How Anxiety Affects Nutrient Absorption, From An Expert

What is happening? Well, several things. The sympathetic nervous system directs the body to produce more cortisol, which is the stress hormone. Your muscles are tense. Your heart begins to beat quickly. Your blood pressure rises. Blood sugar rises. Your appetite increases, especially for foods rich in sugar and carbohydrates. Your thyroid gland becomes sluggish, which means your metabolism is slowing down. Your digestion shuts down. And your immune system is weak. With all of this, and especially having your digestive system offline, how does your body process the nutrient-rich dinner you’ve prepared? In short, it cannot, or at least not completely and completely.

When you’re stressed, your body is stimulated to protect itself, conserve energy, and store more fat, not digest and assimilate the nutrients in food. Plus your senses are weak, so your food doesn’t taste good, and you don’t feel as happy with your food as when you’re relaxed.

Over time, all that stress not only hampers your digestive system, but can seriously damage it, weaken the lining of your gut, increase its permeability (commonly referred to as leaky gut), harm your microbiome, and build up bacteria. that help break down food.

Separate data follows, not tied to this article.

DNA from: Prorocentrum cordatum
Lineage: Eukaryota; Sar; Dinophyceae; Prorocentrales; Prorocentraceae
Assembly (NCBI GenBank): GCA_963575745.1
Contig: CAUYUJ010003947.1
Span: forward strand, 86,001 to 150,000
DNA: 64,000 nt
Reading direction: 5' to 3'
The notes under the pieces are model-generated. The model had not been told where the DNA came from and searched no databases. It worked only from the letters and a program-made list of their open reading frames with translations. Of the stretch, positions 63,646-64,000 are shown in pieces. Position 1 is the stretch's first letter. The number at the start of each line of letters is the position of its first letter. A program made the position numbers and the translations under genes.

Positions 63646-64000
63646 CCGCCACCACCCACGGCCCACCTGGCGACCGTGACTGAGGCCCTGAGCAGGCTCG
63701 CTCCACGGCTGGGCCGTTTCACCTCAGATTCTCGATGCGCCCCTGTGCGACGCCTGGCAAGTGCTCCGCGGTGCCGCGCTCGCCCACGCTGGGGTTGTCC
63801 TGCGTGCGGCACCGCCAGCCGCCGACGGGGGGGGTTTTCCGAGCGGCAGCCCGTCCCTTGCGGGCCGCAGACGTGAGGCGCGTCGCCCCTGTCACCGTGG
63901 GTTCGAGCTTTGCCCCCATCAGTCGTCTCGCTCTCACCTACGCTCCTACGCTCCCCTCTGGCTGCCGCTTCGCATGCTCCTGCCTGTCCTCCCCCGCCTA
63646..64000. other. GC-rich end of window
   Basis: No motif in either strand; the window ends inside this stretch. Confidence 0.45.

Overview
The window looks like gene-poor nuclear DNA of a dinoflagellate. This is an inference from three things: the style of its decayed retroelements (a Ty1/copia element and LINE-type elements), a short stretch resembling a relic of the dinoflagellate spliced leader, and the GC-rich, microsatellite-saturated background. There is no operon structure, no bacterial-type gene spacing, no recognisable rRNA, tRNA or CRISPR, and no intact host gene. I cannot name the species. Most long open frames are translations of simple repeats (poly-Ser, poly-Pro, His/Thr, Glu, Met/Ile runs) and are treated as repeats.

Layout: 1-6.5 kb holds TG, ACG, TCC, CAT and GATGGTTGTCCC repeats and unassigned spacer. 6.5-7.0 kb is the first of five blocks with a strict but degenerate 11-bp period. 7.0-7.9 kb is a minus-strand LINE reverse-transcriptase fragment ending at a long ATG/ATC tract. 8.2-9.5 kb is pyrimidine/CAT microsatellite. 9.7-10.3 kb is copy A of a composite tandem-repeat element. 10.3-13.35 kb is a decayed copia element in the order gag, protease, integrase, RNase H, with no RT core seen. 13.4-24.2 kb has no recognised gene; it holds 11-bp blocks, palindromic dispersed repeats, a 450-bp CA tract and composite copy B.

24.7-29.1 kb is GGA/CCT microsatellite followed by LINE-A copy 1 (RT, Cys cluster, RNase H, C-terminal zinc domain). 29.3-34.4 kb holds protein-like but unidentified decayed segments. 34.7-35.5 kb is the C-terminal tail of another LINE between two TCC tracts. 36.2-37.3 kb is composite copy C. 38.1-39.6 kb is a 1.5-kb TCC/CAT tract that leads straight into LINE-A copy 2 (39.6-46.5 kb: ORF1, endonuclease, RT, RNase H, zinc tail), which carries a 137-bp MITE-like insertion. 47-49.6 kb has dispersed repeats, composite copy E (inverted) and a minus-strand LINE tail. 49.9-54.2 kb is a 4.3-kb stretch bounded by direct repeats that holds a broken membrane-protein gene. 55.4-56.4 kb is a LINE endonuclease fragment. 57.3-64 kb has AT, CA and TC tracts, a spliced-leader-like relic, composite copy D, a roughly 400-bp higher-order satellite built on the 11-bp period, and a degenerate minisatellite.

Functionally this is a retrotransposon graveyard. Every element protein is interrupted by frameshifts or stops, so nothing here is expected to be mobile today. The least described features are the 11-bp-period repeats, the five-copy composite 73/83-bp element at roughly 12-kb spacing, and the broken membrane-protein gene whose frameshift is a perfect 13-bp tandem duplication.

Crazy, right? It all happens because of those anxious thoughts about food. When most people think of sources of stress, they think of losing a job, facing financial challenges, an accident or injury, a health problem, or the loss of a loved one. Or more everyday situations like a lack of time at work or a driver veering in your lane on the highway. We don’t realize that what’s on our mind—I will gain weight, I need to change my body, I should eat less carbohydrates—It can trigger our stress response, too.

Whether it’s an event or thought that triggers a stress response alarm, your body reacts to exactly the same cascade of hormonal changes. And to make matters worse, it doesn’t matter whether your thoughts are correct or not. As long as you believe them, you can create a stress response.

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